Urban Growth During the Gilded Age: Social, Cultural, Political, and Economic Changes

Topics: Reform movement, Women's suffrage, Poverty Pages: 5 (1900 words) Published: May 1, 2010
Rodrigo Sanchez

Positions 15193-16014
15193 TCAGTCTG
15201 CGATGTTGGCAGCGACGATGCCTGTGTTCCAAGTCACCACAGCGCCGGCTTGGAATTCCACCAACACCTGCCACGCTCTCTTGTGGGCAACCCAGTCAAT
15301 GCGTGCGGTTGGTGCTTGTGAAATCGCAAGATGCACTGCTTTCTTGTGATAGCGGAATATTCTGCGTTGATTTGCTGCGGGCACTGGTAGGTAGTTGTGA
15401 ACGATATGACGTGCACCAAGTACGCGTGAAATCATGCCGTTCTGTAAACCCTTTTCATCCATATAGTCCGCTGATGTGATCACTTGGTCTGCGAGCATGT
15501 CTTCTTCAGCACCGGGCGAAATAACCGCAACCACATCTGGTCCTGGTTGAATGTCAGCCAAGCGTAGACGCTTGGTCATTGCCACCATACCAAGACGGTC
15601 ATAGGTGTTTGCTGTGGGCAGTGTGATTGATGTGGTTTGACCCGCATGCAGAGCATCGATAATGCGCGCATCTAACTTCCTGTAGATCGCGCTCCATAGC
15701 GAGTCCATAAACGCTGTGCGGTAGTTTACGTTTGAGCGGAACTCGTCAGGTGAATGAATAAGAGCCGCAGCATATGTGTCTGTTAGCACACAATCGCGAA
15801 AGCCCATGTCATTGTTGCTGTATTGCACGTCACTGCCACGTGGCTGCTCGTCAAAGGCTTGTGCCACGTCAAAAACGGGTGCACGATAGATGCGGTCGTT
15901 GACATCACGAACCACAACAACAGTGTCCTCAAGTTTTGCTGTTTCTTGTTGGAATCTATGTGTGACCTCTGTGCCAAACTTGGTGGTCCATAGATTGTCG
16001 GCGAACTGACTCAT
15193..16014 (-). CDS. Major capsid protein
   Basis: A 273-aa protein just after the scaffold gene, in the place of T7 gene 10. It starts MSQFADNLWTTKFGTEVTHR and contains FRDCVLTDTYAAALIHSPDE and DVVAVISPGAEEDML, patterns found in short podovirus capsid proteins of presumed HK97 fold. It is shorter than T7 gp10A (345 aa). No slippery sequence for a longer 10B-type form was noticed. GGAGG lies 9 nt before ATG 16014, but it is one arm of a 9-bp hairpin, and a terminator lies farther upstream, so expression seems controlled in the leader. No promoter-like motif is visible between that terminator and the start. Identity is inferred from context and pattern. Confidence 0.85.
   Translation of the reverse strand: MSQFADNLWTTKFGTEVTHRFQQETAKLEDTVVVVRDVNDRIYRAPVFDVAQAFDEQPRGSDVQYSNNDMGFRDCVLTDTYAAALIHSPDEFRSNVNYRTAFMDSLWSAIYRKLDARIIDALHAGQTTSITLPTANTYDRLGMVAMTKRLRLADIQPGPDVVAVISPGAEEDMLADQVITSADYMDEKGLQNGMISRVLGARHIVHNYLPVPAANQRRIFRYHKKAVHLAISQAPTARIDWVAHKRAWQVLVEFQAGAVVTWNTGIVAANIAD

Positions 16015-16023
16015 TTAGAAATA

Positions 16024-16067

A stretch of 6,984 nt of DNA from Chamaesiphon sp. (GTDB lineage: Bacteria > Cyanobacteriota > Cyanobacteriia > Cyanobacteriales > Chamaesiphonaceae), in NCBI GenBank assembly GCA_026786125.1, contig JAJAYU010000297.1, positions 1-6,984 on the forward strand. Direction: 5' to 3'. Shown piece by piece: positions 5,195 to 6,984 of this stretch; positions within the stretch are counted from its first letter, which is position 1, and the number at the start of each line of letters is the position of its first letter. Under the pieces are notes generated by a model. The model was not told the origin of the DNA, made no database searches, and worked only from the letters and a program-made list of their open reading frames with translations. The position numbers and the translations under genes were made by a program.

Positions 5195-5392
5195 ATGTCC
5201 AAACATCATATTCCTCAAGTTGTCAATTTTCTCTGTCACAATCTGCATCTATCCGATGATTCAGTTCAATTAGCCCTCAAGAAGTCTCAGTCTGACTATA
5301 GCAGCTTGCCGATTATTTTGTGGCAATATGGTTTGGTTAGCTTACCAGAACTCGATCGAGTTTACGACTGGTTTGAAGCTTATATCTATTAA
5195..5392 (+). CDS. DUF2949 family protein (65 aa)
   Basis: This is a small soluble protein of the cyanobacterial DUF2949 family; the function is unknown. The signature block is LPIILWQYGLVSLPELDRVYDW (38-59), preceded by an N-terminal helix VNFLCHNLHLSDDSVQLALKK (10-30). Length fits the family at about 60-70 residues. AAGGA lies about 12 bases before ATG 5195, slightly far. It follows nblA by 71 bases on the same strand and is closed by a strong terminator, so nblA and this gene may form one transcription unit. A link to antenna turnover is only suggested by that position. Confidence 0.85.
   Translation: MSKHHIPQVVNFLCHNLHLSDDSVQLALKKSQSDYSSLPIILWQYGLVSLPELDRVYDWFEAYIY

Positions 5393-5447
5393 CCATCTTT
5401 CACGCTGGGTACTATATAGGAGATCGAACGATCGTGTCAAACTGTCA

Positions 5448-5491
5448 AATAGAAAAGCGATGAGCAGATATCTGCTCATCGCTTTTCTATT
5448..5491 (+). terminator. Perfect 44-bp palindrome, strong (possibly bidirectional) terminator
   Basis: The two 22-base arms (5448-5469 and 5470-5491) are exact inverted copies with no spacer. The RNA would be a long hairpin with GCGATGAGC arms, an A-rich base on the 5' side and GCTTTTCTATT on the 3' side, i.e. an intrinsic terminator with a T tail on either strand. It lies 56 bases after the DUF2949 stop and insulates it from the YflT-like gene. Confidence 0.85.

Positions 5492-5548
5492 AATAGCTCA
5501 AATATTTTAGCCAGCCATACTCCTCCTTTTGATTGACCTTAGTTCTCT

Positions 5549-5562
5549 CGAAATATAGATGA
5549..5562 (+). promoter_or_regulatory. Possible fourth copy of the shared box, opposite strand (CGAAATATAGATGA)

Urban Growth during the Gilded Age: Social, Cultural, Political, and Economic Changes One of the most notable times during the late 19th century was the Gilded Age. This is a term often used to describe this time period since from the outside looking in urban life in America seemed perfect, but in reality, many citizens did not like the changes that were occurring. Since the verb gild means to cover with or as if with a thin coating of gold[1], historians often refer to this time period as “the Gilded Age”. New ideals about poverty, social reforms, different political approaches, and a new women’s culture brought forth political, economic, social, and cultural changes in urban growth during the Gilded Age. Some were mostly beneficial, but others were not. The Gilded Age was a time of politics, and new forms of it influenced urban growth during this time period. Campaigning was no longer enough to keep voters on your side. George Washington Plunkitt recognized this and changed their approach toward politics. “…you have to go among the people, see them and be seen…I know what they like and what they don’t like…” says Plunkitt as he describes his new strategies (Document E). He goes on to explain how he helps people follow their passion, “I hear of a young feller that’s proud of his voice…I ask him to join our Glee Club,” (Document E). This new form of politics and obtaining votes closely resembles the strategies political bosses used during this time period. Via favors and help, political bosses secured votes for their political parties. This new way of getting votes, both from politicians and political bosses, changed the way people viewed politics. Politics became a new interest for many, since now they were personally affected by it. Not only that, but people now saw politics as a means of getting what they wanted. Some, such as old immigrants, wanted everything to be closed on Sundays. New immigrants wanted to be able to relax and be able to enjoy their day off on Sundays (Book). Minor things like this got people interested in politics. They now felt they had a voice, and with the new methods of getting votes they were instantly rewarded through favors. Politics during the Gilded age also stirred raw emotions and anger among citizens. The Spoils System was good for many people who were looking for jobs and had made monetary contributions to political campaigns. The people who were on the other side of the spectrum did not like the Spoils System. Ultimately, this system put qualified people out of jobs and replaced them with unqualified people (Book). Those lucky enough to not be affected by the Spoils System who had jobs often suffered bad working conditions in the workplace and low wages. In an effort to reform these conditions unions sprung up throughout American cities. Government oftentimes kept unions down, afraid big companies and factory owners would make them look bad in court. Document C clearly points a finger toward the government. “…man’s liberties are trampled underfoot at the bidding of corporations and trust,” states a letter on labor, as it then explains how tyrants have always found a willing judge “to clothe that tyranny in the robes of legality” (Document C). With unions down, entrepreneurs kept getting richer and richer. The wealth amounted by these entrepreneurs would be the new political standard. William Graham Sumner stated that America was turning over a new political system, plutocracy. Plutocracy, as defined by Sumner, is a political system in which the ruling force is wealth (Document I). This was in fact true as the rich controlled government, as it is made clear when judges put unions down. All these bad aspects of politics during the Gilded Age were a set back. Regardless, they contributed to the urban growth in the forms of reform movements, and activism by individuals to try to change what they didn’t like. It is clear that...
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